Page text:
The beauty of the numbers: the course of the clouds
Dear little friends of Sofia,
Do you like numbers? What is your relationship with calculations, problems, theorems and formulas? I mean, do you love math?
Even if I graduated in philosophy, I love this discipline. Moving through numbers, letters, monomials and polynomials by looking for possible solutions or logical keys has always fascinated me.
I think that everything is number. In its abstractness and ineffability, it is certainly the most appropriate instrument to describe ourselves and the reality that surrounds us.
In fact the physicist, astronomer and scientist Galileo Galilei emphasized how nature is written with the language of numbers:
“The natural philosophy is written in this great book that is continually open in front of our eyes, I say the universe […] It is written in mathematical language, and the characters are triangles, circles and other geometric figures, without them it is impossible to understand humanly word; Without these it is an invain wandering in a dark labyrinth. “ The Essager, Galileo Galilei (1564-1642), physicist, astronomer, writer. (from https://www.matematicamente.it/approfondimenti/problem-solving/sp-2866/)
Now think a moment to the clouds, to their changing form but above all to their movement. Have you ever wondered if it is possible to predict their direction and destination? Someone has tried to answer this question using the mathematical language for a very long time before the young Italian mathematician, Alessio Figalli, who solved this problem by elaborating the equation of motion of clouds (or optimal transport) and obtaining for this the Fileds medal, the “Nobel” of mathematics.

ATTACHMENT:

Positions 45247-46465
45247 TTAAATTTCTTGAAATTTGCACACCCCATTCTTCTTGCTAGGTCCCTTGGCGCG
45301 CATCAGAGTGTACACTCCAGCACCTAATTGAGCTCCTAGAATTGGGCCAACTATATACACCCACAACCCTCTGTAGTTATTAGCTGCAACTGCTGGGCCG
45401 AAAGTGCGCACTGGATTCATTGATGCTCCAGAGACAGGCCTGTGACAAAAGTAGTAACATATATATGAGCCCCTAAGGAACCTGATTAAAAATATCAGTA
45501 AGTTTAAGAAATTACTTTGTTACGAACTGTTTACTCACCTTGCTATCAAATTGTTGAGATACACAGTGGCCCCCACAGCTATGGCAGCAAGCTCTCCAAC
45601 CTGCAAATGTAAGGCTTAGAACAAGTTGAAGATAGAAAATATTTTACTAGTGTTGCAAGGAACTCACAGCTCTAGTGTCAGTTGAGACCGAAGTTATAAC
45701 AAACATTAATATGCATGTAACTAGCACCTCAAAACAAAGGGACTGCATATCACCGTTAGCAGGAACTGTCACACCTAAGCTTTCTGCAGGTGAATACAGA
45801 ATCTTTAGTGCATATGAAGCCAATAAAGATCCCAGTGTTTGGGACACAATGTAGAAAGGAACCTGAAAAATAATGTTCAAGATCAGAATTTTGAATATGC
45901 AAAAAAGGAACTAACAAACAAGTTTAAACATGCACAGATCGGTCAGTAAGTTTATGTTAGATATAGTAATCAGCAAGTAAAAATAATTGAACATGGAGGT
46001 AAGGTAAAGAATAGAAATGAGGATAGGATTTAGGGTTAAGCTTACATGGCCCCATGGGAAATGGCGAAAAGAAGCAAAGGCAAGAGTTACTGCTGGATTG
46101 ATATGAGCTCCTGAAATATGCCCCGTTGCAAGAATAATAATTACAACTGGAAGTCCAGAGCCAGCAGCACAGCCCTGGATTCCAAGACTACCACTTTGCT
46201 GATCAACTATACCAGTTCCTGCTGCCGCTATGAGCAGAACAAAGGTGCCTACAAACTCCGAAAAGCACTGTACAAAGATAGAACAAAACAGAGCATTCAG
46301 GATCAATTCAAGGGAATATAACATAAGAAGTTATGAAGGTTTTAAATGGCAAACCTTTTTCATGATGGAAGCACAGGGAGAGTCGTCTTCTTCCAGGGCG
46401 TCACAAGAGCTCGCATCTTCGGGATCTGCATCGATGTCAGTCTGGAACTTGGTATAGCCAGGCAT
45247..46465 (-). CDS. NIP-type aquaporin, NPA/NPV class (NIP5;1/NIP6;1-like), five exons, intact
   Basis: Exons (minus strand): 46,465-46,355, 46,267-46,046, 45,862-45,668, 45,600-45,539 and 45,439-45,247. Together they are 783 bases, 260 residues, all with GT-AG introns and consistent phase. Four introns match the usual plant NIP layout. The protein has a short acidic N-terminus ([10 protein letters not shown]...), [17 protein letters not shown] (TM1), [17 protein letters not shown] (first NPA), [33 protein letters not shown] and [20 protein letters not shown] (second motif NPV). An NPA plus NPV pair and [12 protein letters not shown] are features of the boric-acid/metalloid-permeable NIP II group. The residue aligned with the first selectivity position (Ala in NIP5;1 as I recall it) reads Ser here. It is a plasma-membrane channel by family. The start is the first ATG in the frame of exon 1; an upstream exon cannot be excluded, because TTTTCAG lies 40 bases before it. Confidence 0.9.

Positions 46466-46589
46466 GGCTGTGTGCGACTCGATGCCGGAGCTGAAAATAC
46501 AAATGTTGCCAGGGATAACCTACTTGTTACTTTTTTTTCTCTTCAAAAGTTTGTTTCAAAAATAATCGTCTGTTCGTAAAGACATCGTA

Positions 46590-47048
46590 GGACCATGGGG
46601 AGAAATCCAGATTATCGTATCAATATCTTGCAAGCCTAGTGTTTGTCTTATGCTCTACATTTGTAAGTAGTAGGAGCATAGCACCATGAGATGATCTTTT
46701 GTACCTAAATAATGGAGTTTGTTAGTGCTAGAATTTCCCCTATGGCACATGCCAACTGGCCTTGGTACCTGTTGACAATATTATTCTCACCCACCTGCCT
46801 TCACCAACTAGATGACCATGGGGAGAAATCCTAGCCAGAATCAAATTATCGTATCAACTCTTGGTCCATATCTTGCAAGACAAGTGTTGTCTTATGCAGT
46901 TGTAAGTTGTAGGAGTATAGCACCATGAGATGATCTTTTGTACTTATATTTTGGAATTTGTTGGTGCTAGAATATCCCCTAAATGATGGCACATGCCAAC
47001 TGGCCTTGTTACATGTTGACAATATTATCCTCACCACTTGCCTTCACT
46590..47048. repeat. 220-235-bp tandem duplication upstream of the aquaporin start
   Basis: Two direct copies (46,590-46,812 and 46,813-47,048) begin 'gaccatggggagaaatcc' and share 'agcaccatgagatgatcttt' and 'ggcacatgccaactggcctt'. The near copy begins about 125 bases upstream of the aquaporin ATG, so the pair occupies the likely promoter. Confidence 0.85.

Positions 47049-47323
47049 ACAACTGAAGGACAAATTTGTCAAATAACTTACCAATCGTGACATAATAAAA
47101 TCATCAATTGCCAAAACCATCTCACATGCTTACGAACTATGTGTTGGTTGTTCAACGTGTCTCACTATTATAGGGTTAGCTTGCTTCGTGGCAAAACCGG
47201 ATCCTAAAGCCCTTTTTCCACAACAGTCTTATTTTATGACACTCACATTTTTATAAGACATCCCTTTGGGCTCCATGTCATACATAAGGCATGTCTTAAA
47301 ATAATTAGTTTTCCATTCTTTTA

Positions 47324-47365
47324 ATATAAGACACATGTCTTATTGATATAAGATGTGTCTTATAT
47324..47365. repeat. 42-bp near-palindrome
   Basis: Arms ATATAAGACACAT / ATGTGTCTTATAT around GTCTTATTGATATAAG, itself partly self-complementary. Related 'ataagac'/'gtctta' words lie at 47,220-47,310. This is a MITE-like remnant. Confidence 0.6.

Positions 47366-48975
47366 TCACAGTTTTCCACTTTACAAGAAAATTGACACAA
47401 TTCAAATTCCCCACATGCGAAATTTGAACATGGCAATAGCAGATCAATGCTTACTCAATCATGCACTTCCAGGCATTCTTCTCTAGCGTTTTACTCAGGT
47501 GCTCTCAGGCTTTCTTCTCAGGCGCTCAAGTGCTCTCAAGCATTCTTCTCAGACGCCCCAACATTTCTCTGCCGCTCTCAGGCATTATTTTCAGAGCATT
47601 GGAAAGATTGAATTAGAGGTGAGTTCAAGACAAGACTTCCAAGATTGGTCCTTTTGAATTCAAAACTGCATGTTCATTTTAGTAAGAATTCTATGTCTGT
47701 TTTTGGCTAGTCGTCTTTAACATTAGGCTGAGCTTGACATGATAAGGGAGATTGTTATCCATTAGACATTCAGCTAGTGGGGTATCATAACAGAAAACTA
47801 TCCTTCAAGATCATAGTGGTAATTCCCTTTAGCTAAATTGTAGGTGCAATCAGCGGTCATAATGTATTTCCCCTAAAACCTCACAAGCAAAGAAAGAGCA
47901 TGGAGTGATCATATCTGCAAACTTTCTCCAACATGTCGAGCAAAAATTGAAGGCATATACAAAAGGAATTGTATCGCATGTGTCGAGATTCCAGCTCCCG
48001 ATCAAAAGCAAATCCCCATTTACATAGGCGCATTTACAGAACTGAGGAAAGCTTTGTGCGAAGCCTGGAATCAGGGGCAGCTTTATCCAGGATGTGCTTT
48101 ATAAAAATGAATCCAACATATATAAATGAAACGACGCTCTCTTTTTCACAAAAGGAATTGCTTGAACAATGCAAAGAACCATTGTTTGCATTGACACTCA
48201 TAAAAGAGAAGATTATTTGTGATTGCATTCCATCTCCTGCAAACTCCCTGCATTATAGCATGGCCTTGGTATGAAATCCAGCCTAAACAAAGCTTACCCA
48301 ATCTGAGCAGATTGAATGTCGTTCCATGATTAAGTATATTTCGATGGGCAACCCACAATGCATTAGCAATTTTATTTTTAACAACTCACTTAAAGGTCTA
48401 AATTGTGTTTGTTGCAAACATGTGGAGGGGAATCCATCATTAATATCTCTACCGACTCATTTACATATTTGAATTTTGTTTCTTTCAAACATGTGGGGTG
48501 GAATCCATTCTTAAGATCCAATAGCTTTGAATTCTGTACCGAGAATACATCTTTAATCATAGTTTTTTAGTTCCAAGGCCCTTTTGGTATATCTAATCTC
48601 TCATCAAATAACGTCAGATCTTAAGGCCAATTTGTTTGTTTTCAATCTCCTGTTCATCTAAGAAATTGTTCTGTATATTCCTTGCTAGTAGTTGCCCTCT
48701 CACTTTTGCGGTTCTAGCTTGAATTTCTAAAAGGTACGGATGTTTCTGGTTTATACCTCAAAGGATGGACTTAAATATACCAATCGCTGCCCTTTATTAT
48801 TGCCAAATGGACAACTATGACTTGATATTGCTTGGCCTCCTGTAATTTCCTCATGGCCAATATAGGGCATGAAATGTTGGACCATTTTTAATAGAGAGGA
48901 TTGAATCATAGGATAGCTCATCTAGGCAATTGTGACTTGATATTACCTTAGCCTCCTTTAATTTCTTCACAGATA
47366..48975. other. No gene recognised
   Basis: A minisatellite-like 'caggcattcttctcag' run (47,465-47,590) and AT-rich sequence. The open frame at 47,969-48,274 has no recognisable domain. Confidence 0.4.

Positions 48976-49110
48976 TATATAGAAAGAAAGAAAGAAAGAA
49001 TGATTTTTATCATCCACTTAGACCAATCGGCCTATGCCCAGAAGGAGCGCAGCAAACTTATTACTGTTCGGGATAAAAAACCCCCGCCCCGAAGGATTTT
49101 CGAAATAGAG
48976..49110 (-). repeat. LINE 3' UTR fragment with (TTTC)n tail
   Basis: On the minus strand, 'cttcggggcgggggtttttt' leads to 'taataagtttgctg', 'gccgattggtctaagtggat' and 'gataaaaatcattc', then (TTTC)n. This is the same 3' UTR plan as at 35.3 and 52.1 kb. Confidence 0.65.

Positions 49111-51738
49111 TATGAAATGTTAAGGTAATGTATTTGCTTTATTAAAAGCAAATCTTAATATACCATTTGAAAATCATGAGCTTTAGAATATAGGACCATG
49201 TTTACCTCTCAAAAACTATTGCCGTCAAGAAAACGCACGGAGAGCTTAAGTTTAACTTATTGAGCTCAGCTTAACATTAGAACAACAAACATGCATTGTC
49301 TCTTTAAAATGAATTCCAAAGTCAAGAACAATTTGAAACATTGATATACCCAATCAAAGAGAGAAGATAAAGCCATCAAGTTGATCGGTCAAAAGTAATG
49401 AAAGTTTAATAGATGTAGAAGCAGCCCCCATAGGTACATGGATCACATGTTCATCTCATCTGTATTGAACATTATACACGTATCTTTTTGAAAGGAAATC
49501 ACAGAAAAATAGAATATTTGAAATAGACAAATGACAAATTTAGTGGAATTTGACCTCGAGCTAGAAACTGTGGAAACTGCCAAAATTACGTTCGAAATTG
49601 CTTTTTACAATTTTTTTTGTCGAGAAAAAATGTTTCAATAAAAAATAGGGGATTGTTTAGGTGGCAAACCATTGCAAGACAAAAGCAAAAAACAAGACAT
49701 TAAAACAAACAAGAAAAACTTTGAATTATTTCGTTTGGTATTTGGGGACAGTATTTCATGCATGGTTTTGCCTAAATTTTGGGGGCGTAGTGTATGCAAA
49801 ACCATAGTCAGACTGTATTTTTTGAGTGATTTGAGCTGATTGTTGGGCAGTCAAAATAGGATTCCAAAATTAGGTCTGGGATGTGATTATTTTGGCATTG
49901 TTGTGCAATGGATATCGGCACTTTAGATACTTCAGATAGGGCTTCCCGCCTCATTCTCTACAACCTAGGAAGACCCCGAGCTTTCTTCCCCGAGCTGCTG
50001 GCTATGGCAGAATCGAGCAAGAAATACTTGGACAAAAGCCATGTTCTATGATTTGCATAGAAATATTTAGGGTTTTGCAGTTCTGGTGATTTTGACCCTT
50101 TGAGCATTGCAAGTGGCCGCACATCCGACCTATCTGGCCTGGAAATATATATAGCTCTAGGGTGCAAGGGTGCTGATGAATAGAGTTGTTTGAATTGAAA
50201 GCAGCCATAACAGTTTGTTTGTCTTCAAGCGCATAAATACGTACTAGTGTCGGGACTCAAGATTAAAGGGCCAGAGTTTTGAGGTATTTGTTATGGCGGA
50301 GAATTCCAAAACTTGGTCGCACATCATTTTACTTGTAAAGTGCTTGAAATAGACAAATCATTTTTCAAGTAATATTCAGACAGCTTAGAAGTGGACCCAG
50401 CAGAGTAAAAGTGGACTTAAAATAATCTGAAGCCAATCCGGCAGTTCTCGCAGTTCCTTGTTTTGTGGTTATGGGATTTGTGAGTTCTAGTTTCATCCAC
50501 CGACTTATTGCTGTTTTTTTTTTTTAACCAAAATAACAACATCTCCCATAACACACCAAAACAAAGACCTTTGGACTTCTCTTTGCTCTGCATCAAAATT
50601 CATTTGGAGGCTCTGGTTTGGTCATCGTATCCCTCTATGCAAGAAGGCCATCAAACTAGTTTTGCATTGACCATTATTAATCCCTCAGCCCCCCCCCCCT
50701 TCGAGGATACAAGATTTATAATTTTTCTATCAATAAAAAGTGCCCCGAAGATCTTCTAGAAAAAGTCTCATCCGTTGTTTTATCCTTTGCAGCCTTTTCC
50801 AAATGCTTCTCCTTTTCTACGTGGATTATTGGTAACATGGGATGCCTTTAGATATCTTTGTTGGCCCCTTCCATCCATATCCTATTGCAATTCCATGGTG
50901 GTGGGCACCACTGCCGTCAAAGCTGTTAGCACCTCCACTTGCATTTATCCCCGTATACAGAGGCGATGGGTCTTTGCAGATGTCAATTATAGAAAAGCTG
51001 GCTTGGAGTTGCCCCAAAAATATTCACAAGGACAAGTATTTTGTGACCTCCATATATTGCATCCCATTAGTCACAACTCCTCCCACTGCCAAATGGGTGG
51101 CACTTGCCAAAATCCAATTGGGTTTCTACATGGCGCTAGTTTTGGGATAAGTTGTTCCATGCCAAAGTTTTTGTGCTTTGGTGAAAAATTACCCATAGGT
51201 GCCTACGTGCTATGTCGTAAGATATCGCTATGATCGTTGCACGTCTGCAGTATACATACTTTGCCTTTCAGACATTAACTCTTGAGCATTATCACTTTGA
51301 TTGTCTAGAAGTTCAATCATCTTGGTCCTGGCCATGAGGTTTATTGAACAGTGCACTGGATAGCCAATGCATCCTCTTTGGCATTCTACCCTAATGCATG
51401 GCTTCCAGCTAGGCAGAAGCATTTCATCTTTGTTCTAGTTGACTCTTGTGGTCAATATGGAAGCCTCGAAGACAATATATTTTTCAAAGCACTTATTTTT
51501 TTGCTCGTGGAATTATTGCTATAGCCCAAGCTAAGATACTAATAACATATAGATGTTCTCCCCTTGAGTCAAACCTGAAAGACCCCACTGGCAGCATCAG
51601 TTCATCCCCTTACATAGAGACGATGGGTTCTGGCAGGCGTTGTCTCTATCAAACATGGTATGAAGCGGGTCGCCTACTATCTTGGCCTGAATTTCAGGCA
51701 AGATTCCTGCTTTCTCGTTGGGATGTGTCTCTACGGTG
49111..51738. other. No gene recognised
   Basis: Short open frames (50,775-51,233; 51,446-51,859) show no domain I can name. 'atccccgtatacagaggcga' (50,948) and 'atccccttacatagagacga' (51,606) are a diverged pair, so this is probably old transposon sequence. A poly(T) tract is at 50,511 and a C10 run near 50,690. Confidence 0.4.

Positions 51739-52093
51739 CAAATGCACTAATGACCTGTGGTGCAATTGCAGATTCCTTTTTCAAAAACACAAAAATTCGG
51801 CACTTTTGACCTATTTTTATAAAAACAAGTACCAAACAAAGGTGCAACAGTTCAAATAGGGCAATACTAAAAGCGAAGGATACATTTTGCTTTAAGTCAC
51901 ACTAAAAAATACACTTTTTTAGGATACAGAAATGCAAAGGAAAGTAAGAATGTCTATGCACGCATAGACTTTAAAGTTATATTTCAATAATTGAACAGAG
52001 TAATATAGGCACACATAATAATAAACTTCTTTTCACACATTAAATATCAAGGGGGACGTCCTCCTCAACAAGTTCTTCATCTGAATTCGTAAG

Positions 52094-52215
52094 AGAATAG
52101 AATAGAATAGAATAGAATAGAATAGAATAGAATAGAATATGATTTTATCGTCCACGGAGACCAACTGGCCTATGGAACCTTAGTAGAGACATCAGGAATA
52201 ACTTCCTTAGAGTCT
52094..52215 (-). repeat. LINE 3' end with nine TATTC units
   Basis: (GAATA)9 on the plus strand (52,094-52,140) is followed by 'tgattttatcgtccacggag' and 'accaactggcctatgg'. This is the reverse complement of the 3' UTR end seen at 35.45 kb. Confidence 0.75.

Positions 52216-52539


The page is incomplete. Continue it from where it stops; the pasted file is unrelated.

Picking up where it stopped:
Figalli has compared every single particle of water vapor constituting a cloud to an ideal soap bubble, subjected to external and internal forces. Studying their action, characteristics and intensity he has elaborated his mathematical model, actually already intuited about seventy years ago by the Italian theorist Ennio De Giorgi, and that will surely be used in meteorological field.
“[…] To understand how the soap bubble has changed – he explains (Figalli)-compare an ideal bubble with a real one, deformed by external forces, thinking about these objects as compounds of particles. […] With the same approach it is possible to describe atmospheric fronts on a large scale. “The idea is to photograph the clouds in close periods. We know that clouds are composed of water vapour: in the photos we see images of billions and billions of particles moved from one configuration to another and the problem is to say how each particle has moved”. (from https://www.ilmattino.it/societa/persone/figalli_nubi_equazioni-3890358.html )
For the moment, however, waiting for a practical application of this theoretical intuition, we continue to admire the clouds that overlook our heads, guessing their shapes and stories but above all admiring the eternal but at the same time changing beauty.
Maria Domenica Depalo